Review by Silver Wing
An expensive toy
I have always considered myself an avid gamer, I have played a variety of systems and have grown up with games my whole life. I spent a few weeks saving up some money for a next-generation system after I decided to retire my never say die PS2. So, I went down to my local gaming shop and bought a Wii after reading such positive reviews on the internet and receiving positive feedback from friends and co-workers. I also bought Zelda as I have never played a game in the series before. I then rushed home and hooked it up to my HD-TV and started playing with the packaged Wii sports. Although I had a ball for the first few hours, the following months after that became a bore, VERY quicky. I then realzed I had fallen head first into the hype, which led to to trade it in for another system.
Out of the three next-gen systems, the Wii has the weakest hardware setup out of all of them by a country mile. The processors are weaker, the memory is smaller, the resolution caps at 480p and the graphics I think, are even outclassed by the PS2. This led many, myself included to believe that the Wii is simply a slightly updated Gamecube with a new controller.
The storage space is also extremely small, a measly 512mb for the entire system, compared to the gigabytes offered by the Xbox 360 and Playstation 3. You can forget about loading on music, videos or a sizable amount of high quality picture because the Wii simply can't fit them all in. Although it does have an SD slot, it doesnt really help the system out at all, 2gb isnt much these days.
The extra features it adds are also very limited, no DVD playback or HD-DVD/Blu-Ray for that matter either. And although it can play MP3s, getting to those files can prove a hassle due to a somewhat lackluster interface. This comes as a surprise, a photos can be viewed very easily.
The only things is has going for it in terms ot hardware is its sleek look, I must admit the system does look rather neat and tidy sitting next to you TV, and the blue and white colours go together very well. It is also tiny compared to the other systems of its generation. However, with the amount of cables it comes with this can quickly change, packaged with the system is a rather chunky looking power cable, as well as a sensor bar which must be placed on top of the TV, meaning unless placed perfectly, you will have a long grey cord running beside your TV to record the Wii-mote movements.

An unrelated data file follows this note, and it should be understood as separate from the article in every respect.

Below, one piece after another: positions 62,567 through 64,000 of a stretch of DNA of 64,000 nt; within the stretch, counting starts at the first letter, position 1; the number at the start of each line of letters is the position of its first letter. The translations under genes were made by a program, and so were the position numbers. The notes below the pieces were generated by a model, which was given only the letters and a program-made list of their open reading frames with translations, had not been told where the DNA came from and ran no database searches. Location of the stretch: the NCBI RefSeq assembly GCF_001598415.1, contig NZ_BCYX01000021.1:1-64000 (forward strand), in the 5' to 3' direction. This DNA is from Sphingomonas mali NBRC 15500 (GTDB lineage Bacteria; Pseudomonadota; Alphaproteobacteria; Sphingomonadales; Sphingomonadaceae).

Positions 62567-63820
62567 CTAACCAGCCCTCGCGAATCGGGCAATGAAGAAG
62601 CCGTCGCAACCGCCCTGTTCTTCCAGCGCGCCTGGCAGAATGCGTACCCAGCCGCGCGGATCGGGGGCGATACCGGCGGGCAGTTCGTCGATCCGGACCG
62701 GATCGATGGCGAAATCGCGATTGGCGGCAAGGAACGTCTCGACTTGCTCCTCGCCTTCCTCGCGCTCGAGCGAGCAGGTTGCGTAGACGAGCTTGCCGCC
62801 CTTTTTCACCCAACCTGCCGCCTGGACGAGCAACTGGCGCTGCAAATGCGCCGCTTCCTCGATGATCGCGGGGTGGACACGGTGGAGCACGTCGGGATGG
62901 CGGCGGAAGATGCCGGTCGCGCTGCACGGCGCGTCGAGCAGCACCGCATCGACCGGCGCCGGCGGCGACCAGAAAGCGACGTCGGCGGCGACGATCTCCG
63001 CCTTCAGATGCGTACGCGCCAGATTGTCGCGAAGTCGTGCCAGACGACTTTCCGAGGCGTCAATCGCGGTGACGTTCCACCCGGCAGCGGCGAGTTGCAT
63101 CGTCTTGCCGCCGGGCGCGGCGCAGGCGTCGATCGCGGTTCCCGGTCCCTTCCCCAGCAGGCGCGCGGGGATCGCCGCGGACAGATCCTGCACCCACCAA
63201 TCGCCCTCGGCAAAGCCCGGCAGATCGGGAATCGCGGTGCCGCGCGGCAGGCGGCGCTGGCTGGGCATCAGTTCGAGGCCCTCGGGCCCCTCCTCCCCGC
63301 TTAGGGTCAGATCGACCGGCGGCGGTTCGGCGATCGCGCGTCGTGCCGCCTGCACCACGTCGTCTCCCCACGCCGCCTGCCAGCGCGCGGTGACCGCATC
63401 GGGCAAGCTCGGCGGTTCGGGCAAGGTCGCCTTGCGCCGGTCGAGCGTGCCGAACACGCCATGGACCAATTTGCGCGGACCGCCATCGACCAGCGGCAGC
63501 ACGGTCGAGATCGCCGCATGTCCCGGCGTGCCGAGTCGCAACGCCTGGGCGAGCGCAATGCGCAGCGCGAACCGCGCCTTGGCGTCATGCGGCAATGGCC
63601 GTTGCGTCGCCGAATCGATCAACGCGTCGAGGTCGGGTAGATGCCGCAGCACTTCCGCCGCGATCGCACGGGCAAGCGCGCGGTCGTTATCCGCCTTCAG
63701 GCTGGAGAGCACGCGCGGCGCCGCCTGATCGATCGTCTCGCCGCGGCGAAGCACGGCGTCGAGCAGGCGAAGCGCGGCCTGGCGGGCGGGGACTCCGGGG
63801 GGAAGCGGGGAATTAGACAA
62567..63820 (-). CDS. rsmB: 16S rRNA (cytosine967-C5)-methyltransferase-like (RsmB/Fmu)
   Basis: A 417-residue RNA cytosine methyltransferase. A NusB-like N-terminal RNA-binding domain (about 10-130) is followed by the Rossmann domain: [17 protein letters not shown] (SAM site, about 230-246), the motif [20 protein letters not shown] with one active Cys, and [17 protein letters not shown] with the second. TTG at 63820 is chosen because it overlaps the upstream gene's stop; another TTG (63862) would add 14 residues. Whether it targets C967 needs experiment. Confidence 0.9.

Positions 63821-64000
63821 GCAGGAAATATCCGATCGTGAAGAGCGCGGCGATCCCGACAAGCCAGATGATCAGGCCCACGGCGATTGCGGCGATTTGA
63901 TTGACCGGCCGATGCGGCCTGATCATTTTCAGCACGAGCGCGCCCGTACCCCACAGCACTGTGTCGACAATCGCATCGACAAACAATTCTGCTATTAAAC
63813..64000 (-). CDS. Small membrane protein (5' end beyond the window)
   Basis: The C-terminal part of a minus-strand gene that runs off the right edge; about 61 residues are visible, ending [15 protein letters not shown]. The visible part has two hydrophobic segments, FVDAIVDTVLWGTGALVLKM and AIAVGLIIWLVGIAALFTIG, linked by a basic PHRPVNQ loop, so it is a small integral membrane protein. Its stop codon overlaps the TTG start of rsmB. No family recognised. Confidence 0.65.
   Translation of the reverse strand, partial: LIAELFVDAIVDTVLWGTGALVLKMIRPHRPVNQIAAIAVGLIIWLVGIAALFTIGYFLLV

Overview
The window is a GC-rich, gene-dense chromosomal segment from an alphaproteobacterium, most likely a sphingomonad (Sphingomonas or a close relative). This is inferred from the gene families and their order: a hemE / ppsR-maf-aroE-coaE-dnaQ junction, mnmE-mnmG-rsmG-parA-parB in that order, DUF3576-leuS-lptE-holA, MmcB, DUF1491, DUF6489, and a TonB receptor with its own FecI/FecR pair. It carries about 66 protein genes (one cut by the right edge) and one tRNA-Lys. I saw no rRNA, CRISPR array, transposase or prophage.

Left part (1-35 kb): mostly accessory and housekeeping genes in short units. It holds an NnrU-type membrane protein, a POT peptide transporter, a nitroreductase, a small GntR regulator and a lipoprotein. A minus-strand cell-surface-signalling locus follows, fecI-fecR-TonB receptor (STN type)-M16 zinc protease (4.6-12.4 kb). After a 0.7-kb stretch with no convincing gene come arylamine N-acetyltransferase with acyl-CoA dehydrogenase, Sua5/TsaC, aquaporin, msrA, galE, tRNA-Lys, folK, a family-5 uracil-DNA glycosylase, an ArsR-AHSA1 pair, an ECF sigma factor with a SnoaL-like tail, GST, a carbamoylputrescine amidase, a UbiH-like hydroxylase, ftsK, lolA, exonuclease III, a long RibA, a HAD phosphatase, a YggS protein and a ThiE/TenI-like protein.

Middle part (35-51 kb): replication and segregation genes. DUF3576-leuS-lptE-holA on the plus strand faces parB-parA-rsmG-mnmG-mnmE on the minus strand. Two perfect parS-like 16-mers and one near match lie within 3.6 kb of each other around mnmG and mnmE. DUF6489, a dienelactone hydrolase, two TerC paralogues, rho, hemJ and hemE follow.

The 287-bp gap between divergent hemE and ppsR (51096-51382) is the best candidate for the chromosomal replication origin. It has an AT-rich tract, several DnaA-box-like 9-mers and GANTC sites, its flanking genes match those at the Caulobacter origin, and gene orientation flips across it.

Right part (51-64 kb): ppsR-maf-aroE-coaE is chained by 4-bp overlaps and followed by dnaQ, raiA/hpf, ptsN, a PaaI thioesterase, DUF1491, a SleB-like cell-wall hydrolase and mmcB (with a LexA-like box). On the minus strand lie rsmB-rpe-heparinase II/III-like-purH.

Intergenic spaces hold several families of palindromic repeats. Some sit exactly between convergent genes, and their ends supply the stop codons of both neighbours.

The Wii comes Wi-Fi ready and can easily connect to a network, in my case my wireless network at home. The setup process was very easy and I was looking at forecasts and news reports within minutes, one of the few things I rather enjoyed about the Wii. However, don't expect to be playing a magnitude of games online, as the current library makes little use of playing over the internet, although some games coming up are rumoured to make good use of the online scene.
The single piece of equipment that has sold the Wii so many consoles. While the Xbox 360 and PS3 have gone down a different path, focsuing on graphics and sound with big titles. The Wii has gone a different way, featuring a totally new method of gameplay using a wireless, totally new controller, in which movements made by the player are translated to the game. For example, playing tennis doesnt require the press of a button, but merely an actual, physical swing of the Wii-mote to hit the ball.